29 July 2007

Banks burnt by credit meltdown

Credit derivatives markets saw a strong bout of further heavy selling on Thursday in both Europe and the US, with the widely watched indices of riskier credits bearing the brunt of the pain.

Behind the headline numbers, banks and other financials have been among the worst affected as investors worry about their exposure to a range of problem areas from mortgage markets to the leveraged loans that fund private equity buy-out deals.

The iTraxx Crossover index, the key barometer of appetite for credit risk in Europe, saw the cost of protecting €10m ($13.7m) of mostly junk rated corporate debt jump above €400,000 per year on the five-year contract for the first time in almost two years.

The index at 400 basis points is more than twice the level at the start of June. Its US cousin also traded at record levels, hitting 326bp.

The perceived credit risk of owning the debt of US banks, which has soared in recent weeks, jumped to new highs yesterday as investors reacted to revelations that Wall Street had been left saddled with billions of dollars of unsold corporate debt.

Analysis by the Financial Times shows that investment banks in the US and Europe could have already been forced to retain more than $40bn worth of high-yield debt that they intended to sell in recent weeks.

Investor appetite for high-risk, high-yield debt has significantly diminished – illustrated this week by the failure to place about $20bn worth of loans for just two companies, Chrysler and Alliance Boots.

US banks especially had already seen both their stock prices and credit default swaps – which provide a kind of insurance against non-payment of debt – under heavy pressure owing to their exposure to US subprime mortgage crisis and to the hedge funds that were invested in related products.

“A lot of people are spooked that the [credit] lines extended to hedge funds have created massive counterparty risk,” said Christian Stracke, a senior analyst at CreditSights. “We can’t really have a great sense for what counterparty exposure is – and these players are beginning to drop off like flies under the weight of subprime.”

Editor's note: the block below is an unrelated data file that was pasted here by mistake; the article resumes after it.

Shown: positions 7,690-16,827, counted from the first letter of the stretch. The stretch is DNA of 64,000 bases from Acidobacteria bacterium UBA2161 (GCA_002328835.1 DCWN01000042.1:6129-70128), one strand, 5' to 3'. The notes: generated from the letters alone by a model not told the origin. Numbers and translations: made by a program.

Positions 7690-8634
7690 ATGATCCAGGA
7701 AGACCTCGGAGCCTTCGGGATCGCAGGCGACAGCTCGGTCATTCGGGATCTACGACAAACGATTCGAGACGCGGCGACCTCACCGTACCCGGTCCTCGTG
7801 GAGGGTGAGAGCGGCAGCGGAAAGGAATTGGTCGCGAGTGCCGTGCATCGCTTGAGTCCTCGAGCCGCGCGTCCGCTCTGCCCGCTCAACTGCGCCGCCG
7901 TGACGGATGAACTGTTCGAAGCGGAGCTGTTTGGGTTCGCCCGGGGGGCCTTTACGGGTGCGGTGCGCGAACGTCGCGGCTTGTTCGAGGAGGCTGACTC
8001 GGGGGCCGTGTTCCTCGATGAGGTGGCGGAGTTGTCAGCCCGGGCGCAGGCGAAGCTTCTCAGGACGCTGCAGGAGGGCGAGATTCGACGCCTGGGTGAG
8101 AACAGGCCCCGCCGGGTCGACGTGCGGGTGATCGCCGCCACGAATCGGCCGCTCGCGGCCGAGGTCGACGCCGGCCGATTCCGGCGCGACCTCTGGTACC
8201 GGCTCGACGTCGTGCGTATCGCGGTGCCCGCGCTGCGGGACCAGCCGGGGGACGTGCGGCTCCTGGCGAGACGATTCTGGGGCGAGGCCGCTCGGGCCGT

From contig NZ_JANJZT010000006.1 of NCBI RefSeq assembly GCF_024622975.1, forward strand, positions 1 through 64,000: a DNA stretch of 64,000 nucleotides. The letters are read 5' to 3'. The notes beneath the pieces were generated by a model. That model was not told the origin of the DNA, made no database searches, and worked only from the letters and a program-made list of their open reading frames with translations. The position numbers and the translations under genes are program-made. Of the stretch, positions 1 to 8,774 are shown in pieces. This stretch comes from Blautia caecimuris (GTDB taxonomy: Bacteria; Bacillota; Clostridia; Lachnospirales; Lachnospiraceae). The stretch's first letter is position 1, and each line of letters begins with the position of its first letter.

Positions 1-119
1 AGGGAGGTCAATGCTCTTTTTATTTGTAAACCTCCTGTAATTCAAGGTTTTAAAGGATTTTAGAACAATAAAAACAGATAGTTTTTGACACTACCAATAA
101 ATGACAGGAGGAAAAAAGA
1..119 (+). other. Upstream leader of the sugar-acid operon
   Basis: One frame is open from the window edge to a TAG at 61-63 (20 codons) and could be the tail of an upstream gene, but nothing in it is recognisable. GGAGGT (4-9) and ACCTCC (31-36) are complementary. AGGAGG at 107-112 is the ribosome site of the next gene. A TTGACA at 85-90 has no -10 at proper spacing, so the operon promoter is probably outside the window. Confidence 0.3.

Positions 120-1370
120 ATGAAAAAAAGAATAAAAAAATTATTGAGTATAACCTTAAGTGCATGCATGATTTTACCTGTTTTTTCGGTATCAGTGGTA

However, he added that the market was nervous more because of uncertainty than because banks were obviously in dire straits.

JPMorgan and Goldman Sachs postponed on Wednesday the sale of $12bn of debt financing for Cerberus’s purchase of Chrysler. The US carmaker has agreed to hold $2bn, leaving the banks with a hefty $10bn on their books.

The two banks’ CDS hit their highest levels since 2003 yesterday. JPMorgan’s CDS was at 75bp, an increase of 25bp on the day, according to data from broker Phoenix Partners Group.

The bank is Wall Street’s biggest underwriter of leveraged loans, according to Bloomberg data, and its cost of protection in CDS markets has tripled in the past five weeks.

Meanwhile, Goldman’s CDS jumped as much as 18bp to 85bp.

However, one of the worst hit is Bear Stearns, the largest US underwriter of mortgage-backed bonds, which saw its CDS rise to 105bp from 83.50bp on Wednesday. This is five times the level seen at the beginning of this year, and the highest of any bank on the Street.

Most of these banks have also seen their stock prices stumble. Bear is down 23 per cent this year after falling another 3.7 per cent to $124.49 on Thursday. JPMorgan is down 8.5 per cent and Lehman 16 per cent.

The S&P investment bank index tumbled 3.7 per cent on Thursday and is down 9.1 per cent in 2007.

Another barometer of bank stress and a leading indicator for credit market weakness is the interest rate swaps market, which is now at the widest levels over US Treasury yields since February 2002.

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